Here are two videos, one is a short guided meditation, the other one is a body scan. Both can help you in your journey to weave your own parachute:

Observe Yourself

When the mind and body are in balance it is like the ever present clear blue sky, a vast spaciousness of non-reactivity. What clouds and dulls the mind is negative mental states along the spectrum of I like it, I don’t like it. There is a craving for something or a sense of clinging to the view that if only things were different then life would be better.

Our day to day life is always in relationship to, or in relationship with, whether we are alone or with others, it is always in the plane of relating. It is how we comport to situations, people, things, that determines whether we are in balance or not. When we feel ill at ease, be it mildly or more pronounced we will feel it as tightness in the body and mind, reflected in our mental, verbal and bodily actions.

The very early sign of liking or disliking as a mental state is a feeling sensation in the body. To understand this and start to transform it is no easy task. It does however begin with awareness of that early reactive tone in the body and the voice of your mind. If we know a situation or interaction triggers us to behave in a certain way we can start to catch ourselves before we spill over into the habitual reaction. We can pause for a moment and actively choose to respond differently.

It is part of being human to be reactive and have emotions like anger, fear or jealousy, BUT we can modify or reduce the volume of these reactive states, through repeated self observation, reflection and a caring understanding attitude. Beneath all of this is the vast clear non reactive body / mind experience.

We are what we repeatedly do

We all have our positive and negative habit energies, cultivated over the course of our lives, a result of conditions and circumstances over time.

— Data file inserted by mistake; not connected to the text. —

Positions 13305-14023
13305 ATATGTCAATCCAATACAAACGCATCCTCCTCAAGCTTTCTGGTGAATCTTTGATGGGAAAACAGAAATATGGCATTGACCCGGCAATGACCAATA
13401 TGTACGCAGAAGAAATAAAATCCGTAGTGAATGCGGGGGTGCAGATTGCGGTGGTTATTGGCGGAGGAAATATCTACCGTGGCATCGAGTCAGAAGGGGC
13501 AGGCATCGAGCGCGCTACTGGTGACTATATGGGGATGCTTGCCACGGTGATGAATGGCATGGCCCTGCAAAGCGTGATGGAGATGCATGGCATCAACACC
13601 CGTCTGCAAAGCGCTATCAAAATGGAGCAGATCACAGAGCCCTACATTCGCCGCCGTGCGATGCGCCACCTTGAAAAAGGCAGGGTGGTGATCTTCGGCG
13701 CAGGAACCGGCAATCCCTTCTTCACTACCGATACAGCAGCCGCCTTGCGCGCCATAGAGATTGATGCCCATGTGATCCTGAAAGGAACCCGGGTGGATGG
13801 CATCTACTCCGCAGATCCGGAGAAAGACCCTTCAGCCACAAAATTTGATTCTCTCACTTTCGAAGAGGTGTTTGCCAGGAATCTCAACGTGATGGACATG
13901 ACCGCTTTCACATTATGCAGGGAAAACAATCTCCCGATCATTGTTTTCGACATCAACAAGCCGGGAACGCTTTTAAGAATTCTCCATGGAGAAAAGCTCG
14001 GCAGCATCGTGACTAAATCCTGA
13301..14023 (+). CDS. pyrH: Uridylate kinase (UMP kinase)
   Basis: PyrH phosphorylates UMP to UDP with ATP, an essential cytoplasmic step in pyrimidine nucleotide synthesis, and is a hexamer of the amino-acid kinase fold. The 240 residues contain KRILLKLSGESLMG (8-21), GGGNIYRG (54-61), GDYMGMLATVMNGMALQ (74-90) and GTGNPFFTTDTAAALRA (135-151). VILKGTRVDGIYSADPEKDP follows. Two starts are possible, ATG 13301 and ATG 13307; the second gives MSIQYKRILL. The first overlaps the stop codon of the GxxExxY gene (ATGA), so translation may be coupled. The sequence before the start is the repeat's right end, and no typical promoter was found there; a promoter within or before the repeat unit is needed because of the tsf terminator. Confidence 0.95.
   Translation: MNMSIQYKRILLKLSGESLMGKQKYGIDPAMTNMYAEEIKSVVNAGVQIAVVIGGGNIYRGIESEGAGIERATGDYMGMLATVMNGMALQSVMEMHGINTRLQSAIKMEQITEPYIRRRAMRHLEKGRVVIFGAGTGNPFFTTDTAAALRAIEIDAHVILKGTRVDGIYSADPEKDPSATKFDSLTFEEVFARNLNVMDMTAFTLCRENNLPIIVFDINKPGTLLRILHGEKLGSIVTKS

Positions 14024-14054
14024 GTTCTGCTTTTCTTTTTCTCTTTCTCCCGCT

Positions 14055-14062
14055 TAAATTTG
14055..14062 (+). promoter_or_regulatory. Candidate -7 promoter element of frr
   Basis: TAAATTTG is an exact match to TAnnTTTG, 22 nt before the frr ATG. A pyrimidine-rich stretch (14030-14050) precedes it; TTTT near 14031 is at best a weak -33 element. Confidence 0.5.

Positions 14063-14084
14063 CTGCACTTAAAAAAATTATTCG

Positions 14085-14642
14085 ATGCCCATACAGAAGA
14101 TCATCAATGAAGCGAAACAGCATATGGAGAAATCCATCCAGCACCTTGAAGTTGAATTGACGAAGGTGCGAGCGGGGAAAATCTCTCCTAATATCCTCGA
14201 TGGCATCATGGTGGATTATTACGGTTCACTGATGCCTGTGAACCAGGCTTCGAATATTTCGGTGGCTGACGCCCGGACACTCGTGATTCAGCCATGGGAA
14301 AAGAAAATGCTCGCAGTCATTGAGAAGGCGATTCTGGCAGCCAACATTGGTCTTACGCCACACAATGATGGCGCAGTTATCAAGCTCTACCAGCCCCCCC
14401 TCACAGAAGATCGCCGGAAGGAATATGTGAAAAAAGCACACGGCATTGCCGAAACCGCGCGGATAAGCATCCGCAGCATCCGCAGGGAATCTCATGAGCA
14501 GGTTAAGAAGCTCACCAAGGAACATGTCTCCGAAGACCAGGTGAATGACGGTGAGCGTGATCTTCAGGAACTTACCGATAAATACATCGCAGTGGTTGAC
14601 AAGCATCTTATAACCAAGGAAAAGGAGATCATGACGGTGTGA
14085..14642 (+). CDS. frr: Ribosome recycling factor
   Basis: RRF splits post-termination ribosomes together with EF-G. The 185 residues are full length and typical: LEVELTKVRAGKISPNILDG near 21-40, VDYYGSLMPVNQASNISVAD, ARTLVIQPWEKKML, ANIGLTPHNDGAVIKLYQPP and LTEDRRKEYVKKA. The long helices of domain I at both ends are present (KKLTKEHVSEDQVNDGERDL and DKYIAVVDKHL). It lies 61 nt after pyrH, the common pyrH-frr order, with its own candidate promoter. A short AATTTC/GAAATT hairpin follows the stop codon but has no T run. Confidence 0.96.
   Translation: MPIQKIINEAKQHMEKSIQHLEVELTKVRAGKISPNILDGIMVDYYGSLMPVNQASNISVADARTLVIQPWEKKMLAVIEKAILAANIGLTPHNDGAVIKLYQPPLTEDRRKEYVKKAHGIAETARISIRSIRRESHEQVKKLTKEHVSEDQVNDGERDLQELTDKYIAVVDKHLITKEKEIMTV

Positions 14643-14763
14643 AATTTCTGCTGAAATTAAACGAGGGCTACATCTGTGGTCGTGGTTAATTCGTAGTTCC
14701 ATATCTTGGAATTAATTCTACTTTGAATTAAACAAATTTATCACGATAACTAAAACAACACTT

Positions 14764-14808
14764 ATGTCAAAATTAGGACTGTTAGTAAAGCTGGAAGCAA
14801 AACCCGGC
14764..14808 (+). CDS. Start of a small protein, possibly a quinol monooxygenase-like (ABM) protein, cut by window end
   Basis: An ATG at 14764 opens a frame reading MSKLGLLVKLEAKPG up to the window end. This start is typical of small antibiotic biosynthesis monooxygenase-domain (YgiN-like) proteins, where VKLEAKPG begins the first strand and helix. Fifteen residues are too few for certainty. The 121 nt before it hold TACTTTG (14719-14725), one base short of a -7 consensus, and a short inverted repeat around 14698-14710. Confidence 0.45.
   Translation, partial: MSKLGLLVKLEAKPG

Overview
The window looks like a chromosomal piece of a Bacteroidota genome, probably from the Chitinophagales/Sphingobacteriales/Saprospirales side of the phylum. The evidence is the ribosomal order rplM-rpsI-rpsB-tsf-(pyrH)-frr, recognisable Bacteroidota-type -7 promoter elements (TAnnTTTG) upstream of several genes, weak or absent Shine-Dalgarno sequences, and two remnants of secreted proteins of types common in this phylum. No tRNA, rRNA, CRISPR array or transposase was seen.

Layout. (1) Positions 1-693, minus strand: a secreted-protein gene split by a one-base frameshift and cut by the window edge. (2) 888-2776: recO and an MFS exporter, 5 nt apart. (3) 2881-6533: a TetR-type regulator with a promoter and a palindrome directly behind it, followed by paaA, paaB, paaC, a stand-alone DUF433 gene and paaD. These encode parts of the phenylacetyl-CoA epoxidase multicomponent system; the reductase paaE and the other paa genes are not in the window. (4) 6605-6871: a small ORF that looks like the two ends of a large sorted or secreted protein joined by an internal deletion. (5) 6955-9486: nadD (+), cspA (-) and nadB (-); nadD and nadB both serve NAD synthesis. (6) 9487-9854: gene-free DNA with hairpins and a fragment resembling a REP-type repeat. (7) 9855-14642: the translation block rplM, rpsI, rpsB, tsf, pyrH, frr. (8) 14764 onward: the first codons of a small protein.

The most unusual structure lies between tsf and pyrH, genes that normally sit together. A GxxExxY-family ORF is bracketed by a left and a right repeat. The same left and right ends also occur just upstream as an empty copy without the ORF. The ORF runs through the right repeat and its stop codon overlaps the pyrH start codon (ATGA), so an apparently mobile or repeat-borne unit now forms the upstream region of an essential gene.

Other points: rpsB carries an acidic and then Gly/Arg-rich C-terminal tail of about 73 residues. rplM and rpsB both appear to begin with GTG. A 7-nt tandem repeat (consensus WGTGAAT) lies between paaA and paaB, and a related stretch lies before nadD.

If we are aware of our negative habit energies or behaviours, then we might choose to do something about them, especially if we start to become aware of the detrimental impact on ourselves and those we interact with. The start of the process is befriending the self and becoming aware of how we act in the world, getting to know who we are from the inside out, stepping back and viewing this world of I, Me and Mine.

One way to begin is by bringing attention to the breath, even for a moment, this will set the stage for facing that moment, and the next one with greater clarity. It creates a small window to tune into the body and the mind, sensing what’s going on.

It takes practice to catch our reactions as they are emerging. Through ongoing meditation and mindfulness practice we start to lessen the hold that repetitive thought patterns can have on the mind and the body. Over time, through self observation, reflection, and self understanding, we can affect change, bit by bit, until the grip of the negative habit energy starts to loosen itself. Using the breath as an anchor in difficult moments we can create space so that instead of amplifying our reaction we can pause and choose how to respond.

The negative habit energy will not disappear completely, but overtime will reduce in volume.

As Aristotle said, we are what we repeatedly do, so let’s make the time and the effort to become the better version of ourselves.

The centre is not the head

Have you ever noticed how you walk?